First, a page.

Hegel broke open the deadliest assumptions of Western thought by
conceiving being as becoming and consciousness as the
social-subjective relation of spirit to itself, yet his white
Eurocentric conceits were grotesquely inflated even by the
standards of his time. With In a Post-Hegelian Spirit , Gary
Dorrien emphasizes both sides of this Hegelian legacy, contending
that it takes a great deal of digging and refuting to recover the
parts of Hegel that still matter for religious thought. By
distilling his signature argument about the role of post-Kantian
idealism in modern Christian thought, Dorrien fashions a
liberationist form of religious idealism: a post-Hegelian religious
philosophy that is simultaneously both Hegelianaas it expounds a
fluid, holistic, open, intersubjective, ambiguous, tragic, and
reconciliatory idea of revelationaand post-Hegelian, as it rejects
the deep-seated flaws in Hegel's thought. Dorrien mines Kant,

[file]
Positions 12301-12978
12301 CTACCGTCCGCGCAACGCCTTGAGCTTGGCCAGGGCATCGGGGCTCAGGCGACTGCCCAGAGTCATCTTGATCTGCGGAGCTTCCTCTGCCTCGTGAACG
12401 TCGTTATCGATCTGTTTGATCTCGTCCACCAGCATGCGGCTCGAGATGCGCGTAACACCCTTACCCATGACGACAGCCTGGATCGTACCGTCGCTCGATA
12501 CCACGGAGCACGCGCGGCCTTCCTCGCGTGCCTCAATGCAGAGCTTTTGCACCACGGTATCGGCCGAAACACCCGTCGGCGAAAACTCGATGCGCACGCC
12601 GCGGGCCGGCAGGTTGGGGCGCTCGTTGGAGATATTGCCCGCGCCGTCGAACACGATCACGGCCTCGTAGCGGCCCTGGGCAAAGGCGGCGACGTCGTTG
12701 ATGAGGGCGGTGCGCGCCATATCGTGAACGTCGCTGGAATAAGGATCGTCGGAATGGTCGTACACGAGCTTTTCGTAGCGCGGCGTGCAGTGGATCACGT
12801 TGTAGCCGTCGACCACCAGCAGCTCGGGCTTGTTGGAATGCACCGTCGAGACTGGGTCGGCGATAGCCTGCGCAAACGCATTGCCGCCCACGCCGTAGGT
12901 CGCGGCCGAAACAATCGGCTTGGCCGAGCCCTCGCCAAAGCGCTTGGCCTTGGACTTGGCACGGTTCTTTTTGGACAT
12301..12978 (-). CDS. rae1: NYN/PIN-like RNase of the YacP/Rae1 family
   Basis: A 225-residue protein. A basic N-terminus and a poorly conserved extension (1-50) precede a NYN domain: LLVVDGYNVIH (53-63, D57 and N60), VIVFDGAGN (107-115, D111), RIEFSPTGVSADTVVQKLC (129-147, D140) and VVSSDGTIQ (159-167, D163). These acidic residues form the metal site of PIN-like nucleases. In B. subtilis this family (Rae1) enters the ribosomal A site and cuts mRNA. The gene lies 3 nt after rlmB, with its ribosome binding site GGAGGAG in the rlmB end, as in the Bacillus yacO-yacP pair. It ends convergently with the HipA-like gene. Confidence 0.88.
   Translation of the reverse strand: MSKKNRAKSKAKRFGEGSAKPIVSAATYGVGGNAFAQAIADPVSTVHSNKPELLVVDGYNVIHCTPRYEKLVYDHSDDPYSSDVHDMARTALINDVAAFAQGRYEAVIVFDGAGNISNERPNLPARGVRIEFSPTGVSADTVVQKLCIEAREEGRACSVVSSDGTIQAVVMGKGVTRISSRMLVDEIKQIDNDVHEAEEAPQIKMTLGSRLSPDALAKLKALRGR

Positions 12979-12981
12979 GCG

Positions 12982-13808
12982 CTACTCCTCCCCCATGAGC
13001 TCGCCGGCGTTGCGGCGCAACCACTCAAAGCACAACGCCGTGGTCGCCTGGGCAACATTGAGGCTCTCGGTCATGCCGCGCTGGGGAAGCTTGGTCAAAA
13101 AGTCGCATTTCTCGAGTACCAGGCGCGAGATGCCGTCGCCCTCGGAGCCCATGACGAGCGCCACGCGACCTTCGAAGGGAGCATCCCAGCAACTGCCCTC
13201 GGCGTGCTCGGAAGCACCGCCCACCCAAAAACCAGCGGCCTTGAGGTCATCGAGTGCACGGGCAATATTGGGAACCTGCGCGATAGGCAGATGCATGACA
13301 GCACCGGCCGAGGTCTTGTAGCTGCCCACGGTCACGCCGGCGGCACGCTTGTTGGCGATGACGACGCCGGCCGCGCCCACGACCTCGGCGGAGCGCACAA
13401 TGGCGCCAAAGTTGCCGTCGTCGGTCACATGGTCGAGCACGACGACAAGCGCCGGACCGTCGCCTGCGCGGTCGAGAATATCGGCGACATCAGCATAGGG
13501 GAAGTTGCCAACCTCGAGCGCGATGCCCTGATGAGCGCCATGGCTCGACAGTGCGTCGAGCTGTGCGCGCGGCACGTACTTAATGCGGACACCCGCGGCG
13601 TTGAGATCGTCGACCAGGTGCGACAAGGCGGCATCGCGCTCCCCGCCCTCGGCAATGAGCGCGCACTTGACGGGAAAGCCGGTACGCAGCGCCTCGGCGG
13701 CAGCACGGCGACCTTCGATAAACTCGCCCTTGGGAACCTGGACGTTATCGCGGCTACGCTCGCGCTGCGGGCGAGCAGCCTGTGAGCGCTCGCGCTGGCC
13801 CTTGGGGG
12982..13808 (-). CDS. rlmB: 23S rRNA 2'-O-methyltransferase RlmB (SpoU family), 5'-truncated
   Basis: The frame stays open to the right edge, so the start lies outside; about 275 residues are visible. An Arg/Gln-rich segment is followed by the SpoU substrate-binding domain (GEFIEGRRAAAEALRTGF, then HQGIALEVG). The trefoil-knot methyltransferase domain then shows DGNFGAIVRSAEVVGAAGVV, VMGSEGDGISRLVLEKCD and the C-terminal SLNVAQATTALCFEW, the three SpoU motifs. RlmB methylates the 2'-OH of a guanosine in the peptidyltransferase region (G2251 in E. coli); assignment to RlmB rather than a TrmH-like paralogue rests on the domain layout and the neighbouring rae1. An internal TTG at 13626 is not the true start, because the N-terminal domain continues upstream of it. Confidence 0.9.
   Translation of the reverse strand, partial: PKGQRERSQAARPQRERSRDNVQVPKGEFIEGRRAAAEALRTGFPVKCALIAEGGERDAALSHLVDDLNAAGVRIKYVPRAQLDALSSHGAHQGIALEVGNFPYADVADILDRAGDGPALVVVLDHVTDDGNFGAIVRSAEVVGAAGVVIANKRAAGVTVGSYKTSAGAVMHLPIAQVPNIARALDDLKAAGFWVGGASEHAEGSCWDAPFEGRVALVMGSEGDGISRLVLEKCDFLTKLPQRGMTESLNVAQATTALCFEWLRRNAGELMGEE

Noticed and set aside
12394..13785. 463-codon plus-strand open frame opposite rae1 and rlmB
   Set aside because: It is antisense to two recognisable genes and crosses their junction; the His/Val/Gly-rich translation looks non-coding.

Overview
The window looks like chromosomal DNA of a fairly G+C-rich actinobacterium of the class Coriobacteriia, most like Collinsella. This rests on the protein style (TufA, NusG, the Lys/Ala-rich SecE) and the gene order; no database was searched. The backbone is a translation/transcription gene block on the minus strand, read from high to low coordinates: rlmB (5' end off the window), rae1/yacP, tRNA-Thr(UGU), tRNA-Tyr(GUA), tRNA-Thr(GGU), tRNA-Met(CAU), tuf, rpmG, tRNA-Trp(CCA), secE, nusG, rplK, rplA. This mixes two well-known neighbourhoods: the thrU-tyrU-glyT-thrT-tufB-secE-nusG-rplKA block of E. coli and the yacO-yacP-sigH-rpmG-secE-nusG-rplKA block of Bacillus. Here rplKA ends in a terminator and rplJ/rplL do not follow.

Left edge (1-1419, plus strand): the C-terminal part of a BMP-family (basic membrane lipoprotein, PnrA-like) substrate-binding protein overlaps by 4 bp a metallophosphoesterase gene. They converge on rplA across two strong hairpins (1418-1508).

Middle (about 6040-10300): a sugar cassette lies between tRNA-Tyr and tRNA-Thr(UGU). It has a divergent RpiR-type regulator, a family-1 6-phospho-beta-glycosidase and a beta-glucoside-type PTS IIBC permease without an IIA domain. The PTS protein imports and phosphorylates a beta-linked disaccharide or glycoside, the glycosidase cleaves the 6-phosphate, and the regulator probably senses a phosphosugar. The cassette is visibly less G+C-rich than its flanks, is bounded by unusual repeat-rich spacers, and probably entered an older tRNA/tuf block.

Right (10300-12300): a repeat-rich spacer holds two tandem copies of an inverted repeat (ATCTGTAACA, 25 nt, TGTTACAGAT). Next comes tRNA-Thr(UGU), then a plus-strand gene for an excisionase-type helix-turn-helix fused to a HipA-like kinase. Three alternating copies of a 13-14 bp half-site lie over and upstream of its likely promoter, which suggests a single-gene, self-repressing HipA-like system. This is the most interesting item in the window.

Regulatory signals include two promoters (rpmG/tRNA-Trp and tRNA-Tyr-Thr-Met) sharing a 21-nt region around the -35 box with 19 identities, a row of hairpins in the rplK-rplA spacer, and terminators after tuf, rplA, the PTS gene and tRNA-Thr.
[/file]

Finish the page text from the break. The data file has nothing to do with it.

Schleiermacher, and Hegel as the foundation of his argument about
intellectual intuition and the creative power of subjectivity.
After analyzing critiques of Hegel by SA,ren Kierkegaard, Karl
Marx, Karl Barth, and Emmanuel Levinas, Dorrien contends that
though these monumental figures were penetrating in their
assessments, they appear one-sided compared to Hegel. In a
Post-Hegelian Spirit furtherengages with the personal idealist
tradition founded by Borden Parker Bowne, the process tradition
founded by Alfred North Whitehead, and the daring cultural
contributions of Paul Tillich, W. E. B. Du Bois, Martin Luther
King, Jr., Rosemary Radford Ruether, David Tracy, Peter Hodgson,
Edward Farley, Catherine Keller, and Monica Coleman. Dispelling
common interpretations that Hegel's theology simply fashioned a
closed system, Dorrien argues instead that Hegel can be interpreted
legitimately in six different ways and is best interpreted as a
philosopher of love who developed a Christian theodicy of love
divine. Hegel expounded a process theodicy of God salvaging what
can be salvaged from history, even as his tragic sense of the
carnage of history cuts deep, lingering at Calvary.
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